DICKINSON, F.E., and D.R. PRESTEMON. 1965. Tanoak log grades and lumber yield. California Agriculture Experiment Station, Berkeley, California. California Forestry and Forest Products No. 41.

ESPENAS, L.D. 1953. The seasoning of one-inch tanoak lumber. Oregon Forest Products Laboratory, State Board of Forestry and School of Forestry, Corvallis, Oregon. Bulletin 3. 46 p.

HARRINGTON, T.B., R.J. PABST, and J.C. TAPPEINER II. 1994. Seasonal physiology of Douglas-fir saplings: response to microclimate in stands of tanoak or Pacific madrone. Forest Science 40:59-82.

HARRINGTON, T.B., J.C. TAPPEINER II, and R. WARBINGTON. 1992. Predicting crown sizes and diameter distributions of tanoak, Pacific madrone, and giant chinkapin sprout clumps. Western Journal of Applied Forestry 7:103-108.

McDONALD, P.M. 1983. Local volume tables for Pacific madrone, tanoak, and California black oak in north-central California. USDA Forest Service, Pacific Southwest Forest and Range Experiment Station, Berkeley, California. Research Note PSW-362. 6 p.

McDONALD, P.M. 1992. Estimating seed crops of conifer and hardwood species. Canadian Journal of Forest Research 22:832-838.

McDONALD, P.M., D. MINORE, and T. ATZET. 1983. Southwestern Oregon-northern California hardwoods. P. 29-32 in Silvicultural Systems for the Major Forest Types of the United States. R. Burns, tech compil. USDA Forest Service, Washington, D.C. Agriculture Handbook 445.

McDONALD, P.M., and J.C. TAPPEINER. 1987. Silviculture, ecology, and management of tanoak in northern California. P. 62-70 in Proceedings of the Symposium on Multiple-Use Management of California’s Hardwood Resources. T.R. Plumb and N.H. Pillsbury, tech. coords. USDA Forest Service, Pacific Southwest Forest and Range Experiment Station, Berkeley, California. General Technical Report PSW-100.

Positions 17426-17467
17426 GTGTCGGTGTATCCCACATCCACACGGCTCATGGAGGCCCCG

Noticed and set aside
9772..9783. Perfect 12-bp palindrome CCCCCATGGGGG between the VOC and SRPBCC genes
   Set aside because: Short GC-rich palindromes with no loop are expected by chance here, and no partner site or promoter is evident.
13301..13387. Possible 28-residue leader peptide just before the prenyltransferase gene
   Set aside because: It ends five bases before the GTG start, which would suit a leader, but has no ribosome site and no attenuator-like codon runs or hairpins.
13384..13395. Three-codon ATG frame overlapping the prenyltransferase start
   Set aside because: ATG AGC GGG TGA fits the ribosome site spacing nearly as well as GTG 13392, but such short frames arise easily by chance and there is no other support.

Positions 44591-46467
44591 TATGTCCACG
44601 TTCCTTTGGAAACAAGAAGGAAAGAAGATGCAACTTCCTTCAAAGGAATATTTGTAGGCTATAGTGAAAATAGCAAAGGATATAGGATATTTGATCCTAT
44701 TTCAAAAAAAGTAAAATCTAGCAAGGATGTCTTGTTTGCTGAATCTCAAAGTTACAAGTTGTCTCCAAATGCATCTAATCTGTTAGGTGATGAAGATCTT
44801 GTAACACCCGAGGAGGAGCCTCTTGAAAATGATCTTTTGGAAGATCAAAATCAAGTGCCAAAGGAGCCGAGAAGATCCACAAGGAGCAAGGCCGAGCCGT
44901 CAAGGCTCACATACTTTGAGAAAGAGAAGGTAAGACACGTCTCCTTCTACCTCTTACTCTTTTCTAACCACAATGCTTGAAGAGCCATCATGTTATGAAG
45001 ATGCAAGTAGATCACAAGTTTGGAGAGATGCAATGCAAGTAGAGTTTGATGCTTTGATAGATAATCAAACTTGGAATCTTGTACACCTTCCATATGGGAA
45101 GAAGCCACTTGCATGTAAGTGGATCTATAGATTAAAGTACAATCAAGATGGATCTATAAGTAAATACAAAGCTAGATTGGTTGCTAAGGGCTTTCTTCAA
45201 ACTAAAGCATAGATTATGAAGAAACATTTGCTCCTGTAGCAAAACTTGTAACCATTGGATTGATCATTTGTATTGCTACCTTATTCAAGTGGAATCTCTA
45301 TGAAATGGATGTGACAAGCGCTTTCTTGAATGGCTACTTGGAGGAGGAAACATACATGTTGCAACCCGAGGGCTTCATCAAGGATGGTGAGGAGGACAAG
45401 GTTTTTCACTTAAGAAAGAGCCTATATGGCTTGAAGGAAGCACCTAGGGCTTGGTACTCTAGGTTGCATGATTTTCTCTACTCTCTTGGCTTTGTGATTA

RAPHAEL, M.G. 1987. Wildlife-tanoak associations in Douglas-fir forest of northwestern California. P. 183-189 in Proceedings of the symposium on Multiple-Use Management of California’s Hardwood Resources.

T.R. Plumb and N.H. Pillsbury, tech. coords. USDA Forest Service, Pacific Southwest Forest and Range Experiment Station, Berkeley, California. General Technical Report PSW-100.

SCHOWALTER, W.E. 1949. The suitability of tanoak (Lithocarpus densiflora) for the production of veneer. USDA Forest Service, Forest Products Laboratory, Madison, Wisconsin. Administrative report. 7 p. On file with: Timber Quality Research Team, Forestry Sciences Laboratory, Pacific Northwest Research Station, P.O. Box 3890, Portland, Oregon 97208-3890.

TAPPEINER, J.C., II, P.M. McDONALD. 1984. Development of tanoak understories in conifer stands. Canadian Journal of Forest Research 14:271-277.

TAPPEINER, J.C., II, P.M. McDONALD, and T.F. HUGHES. 1986. Survival of tanoak (Lithocarpus densiflorus) and Pacific madrone (Arbutus menziesii) seedlings in forests of southwestern Oregon. New Forests 1:43-55.

TAPPEINER, J.C., II, P.M. McDONALD, and D.F. ROY. 1990. Tanoak. P. 417-425 in Silvics of North America. Volume 2, Hardwoods. R.M. Burns and B.H. Honkala, coords. USDA Forest Service, Washington D.C. Agriculture Handbook 654.